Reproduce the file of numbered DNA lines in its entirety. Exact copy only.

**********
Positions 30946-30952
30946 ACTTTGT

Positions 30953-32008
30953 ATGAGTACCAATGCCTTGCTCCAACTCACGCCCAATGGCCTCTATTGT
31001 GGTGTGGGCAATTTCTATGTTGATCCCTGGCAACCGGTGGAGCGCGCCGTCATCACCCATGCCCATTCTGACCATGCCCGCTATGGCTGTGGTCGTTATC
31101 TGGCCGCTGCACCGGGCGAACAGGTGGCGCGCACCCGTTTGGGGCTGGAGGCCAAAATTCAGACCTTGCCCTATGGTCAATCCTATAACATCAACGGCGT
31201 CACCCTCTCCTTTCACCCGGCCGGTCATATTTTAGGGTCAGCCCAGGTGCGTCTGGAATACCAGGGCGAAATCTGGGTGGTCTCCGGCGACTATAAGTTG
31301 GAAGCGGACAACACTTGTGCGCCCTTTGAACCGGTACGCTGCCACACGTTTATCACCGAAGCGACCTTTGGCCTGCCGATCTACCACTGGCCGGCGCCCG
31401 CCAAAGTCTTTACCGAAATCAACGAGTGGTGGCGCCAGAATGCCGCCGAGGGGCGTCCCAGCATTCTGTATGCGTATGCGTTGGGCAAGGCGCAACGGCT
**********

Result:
Positions 30946-30952
30946 ACTTTGT

Positions 30953-32008
30953 ATGAGTACCAATGCCTTGCTCCAACTCACGCCCAATGGCCTCTATTGT
31001 GGTGTGGGCAATTTCTATGTTGATCCCTGGCAACCGGTGGAGCGCGCCGTCATCACCCATGCCCATTCTGACCATGCCCGCTATGGCTGTGGTCGTTATC
31101 TGGCCGCTGCACCGGGCGAACAGGTGGCGCGCACCCGTTTGGGGCTGGAGGCCAAAATTCAGACCTTGCCCTATGGTCAATCCTATAACATCAACGGCGT
31201 CACCCTCTCCTTTCACCCGGCCGGTCATATTTTAGGGTCAGCCCAGGTGCGTCTGGAATACCAGGGCGAAATCTGGGTGGTCTCCGGCGACTATAAGTTG
31301 GAAGCGGACAACACTTGTGCGCCCTTTGAACCGGTACGCTGCCACACGTTTATCACCGAAGCGACCTTTGGCCTGCCGATCTACCACTGGCCGGCGCCCG
31401 CCAAAGTCTTTACCGAAATCAACGAGTGGTGGCGCCAGAATGCCGCCGAGGGGCGTCCCAGCATTCTGTATGCGTATGCGTTGGGCAAGGCGCAACGGCT